Geekzone: technology news, blogs, forums
Welcome Guest.
You haven't logged in yet. If you don't have an account you can register now.

Akamai breaks files to speed up downloads

Posted on 31-Aug-2007 11:52 | Filed under: News

Akamai Technologies, Inc. has announced the launch of its Large File Download Optimization technology, an integral feature of the Akamai Electronic Software Delivery and Media Delivery solutions that supports the optimisation and delivery of increasingly large files, such as DVD software and high-definition video content.

Akamai’s global platform has been leveraged by leading software, anti-virus, gaming, and media & entertainment companies to deliver many of the largest online files. But as file sizes continue to grow due to enhanced functionality, improved graphics, and richer media content, the company needs to provide alternatives for the distribution of large files.

The key technology behind Large File Download Optimization is a system for storing, retrieving, and delivering large files as a cluster of individual file pieces. This allows Akamai’s customers to increase file sizes in response to market demand, while in parallel leveraging the full Akamai distributed global network to provide a quicker, more seamless download experience for the end-user.

The company says file size growth is driven by many factors, including broadband penetration, larger inexpensive storage devices, and high-definition (HD) video. Many companies are now finding it feasible to deliver full DVD images (4-5 GB) over the public Internet. As HD-DVD and Blu-Ray formats become popular, it is inevitable that file sizes will grow to 50 GB or more.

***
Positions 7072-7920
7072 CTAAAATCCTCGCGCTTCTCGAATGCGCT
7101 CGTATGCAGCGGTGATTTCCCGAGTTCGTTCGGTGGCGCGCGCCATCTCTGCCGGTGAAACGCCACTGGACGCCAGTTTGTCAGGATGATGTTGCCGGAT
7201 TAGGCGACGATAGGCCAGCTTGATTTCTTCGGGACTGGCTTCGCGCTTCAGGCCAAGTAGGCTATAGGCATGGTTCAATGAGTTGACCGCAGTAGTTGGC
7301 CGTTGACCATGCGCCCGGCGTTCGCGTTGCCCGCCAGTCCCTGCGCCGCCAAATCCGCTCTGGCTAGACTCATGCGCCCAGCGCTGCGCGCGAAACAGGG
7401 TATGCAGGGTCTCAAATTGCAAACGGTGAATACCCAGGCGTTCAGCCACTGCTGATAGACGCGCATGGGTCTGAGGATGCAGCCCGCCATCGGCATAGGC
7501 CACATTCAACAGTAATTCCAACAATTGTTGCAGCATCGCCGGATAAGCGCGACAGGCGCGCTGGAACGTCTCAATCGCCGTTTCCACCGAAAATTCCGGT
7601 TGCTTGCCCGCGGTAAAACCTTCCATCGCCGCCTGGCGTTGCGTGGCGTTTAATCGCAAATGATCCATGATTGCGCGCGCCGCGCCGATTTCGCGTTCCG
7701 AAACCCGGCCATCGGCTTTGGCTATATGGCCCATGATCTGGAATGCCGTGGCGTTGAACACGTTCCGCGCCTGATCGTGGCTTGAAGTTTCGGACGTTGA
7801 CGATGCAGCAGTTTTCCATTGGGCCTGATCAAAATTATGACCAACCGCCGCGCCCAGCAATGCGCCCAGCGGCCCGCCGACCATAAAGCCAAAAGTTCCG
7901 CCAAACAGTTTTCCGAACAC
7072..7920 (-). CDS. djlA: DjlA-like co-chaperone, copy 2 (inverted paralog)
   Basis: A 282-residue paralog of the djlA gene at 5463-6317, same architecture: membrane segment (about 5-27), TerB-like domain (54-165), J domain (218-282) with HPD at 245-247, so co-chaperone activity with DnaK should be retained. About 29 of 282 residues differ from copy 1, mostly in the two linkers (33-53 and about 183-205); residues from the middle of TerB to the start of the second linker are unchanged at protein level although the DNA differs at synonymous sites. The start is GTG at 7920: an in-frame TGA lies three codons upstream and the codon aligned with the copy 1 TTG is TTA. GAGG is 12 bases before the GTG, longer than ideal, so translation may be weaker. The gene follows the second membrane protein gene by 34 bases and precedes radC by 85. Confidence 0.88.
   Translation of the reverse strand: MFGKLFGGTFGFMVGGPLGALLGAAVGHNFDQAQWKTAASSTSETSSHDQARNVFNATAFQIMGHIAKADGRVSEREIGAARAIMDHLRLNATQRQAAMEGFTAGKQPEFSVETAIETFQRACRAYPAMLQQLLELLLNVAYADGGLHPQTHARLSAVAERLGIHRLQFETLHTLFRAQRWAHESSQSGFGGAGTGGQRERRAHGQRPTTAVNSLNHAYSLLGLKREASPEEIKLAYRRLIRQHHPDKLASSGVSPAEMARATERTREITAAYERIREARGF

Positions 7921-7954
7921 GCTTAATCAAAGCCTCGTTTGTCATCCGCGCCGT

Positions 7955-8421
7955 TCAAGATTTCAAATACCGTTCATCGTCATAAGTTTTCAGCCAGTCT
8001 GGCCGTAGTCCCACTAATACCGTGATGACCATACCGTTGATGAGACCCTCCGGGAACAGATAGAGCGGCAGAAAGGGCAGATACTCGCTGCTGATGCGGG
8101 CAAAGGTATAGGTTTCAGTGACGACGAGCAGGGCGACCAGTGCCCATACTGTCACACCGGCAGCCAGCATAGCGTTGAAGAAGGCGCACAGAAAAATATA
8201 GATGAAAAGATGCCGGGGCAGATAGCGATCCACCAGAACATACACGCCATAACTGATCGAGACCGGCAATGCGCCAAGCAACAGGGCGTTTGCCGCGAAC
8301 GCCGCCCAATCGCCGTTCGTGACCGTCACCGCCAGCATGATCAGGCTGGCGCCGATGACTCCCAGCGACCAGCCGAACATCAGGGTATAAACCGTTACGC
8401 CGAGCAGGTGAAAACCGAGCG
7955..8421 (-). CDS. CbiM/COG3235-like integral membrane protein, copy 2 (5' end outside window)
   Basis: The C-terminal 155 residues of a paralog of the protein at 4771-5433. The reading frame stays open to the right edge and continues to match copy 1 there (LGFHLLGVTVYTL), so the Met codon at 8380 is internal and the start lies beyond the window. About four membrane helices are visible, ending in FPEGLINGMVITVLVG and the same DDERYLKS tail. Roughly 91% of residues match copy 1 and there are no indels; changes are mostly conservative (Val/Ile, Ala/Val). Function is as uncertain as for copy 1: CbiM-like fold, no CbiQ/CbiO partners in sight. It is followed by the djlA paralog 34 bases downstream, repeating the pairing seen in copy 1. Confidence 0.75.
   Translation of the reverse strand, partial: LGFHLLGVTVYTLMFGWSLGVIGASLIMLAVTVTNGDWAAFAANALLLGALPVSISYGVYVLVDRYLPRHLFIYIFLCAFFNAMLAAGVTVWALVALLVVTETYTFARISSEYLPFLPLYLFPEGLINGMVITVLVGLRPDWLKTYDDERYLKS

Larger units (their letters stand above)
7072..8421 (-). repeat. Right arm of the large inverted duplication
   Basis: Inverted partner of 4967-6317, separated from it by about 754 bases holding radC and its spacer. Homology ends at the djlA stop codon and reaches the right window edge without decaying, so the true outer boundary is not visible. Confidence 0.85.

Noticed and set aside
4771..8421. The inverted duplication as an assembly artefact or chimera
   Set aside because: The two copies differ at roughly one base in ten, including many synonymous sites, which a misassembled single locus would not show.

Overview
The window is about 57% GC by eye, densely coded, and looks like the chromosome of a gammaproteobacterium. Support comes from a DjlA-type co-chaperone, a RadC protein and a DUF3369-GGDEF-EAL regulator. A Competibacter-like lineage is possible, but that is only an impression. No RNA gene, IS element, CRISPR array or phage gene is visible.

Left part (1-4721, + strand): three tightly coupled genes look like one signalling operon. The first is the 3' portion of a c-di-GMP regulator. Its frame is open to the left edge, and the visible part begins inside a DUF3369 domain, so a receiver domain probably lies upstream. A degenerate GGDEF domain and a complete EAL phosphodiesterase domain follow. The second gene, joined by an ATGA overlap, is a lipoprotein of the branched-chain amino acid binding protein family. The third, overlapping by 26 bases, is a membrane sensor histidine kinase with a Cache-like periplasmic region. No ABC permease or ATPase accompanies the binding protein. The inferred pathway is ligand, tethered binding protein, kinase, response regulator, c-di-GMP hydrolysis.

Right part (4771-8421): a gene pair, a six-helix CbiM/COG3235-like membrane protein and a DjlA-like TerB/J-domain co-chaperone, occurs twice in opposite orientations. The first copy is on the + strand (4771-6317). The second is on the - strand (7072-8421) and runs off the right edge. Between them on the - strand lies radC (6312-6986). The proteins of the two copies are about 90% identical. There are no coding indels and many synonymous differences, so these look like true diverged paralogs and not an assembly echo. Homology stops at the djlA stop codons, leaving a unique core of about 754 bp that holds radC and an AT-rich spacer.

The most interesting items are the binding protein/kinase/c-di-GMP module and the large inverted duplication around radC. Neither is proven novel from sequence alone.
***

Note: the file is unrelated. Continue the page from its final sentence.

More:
Akamay explains that there are a number of challenges inherent in delivering large files.

First, the average time to download a large file can be significant and many applications may not download all data sequentially. In some cases, applications may actually download the last part of a file before the first part. Therefore, when only a small amount of a file is requested, or a user pauses a download, it can result in the download either failing or being delayed until after the entire file has been retrieved.

The second is the “fat file paradox” – why does data travelling at the speed of light often take such a long time to make it across the country? With the proliferation of large files on the Internet, users are finding that latency between user and the file ultimately dictates throughput or the speed at which users can view content.

In addition, network congestion and capacity problems further impact throughput, and these problems, coupled with the greater distance between server and end user, create additional opportunities for packet loss to occur, further reducing quality. The reduction in quality caused by limited throughput and increased packet loss may manifest itself in the delivery of a video encoded at a lower bit rate, or in a significantly increased wait time for a file download to complete.

Finally, many large files are rarely watched in their entirety. Therefore, it is helpful to many software and media delivery companies to store only the portion of a file that is requested by end users in the Akamai network. This way, only the requested portions will be efficiently distributed to the farthest reaches of the Internet.

The new technology will allow for different end user scenarios, such as caching only small portions of a large file instead of the entire file, and better download management, with users being able to schedule downloads when most appropriate, and downloading smaller parts when needed.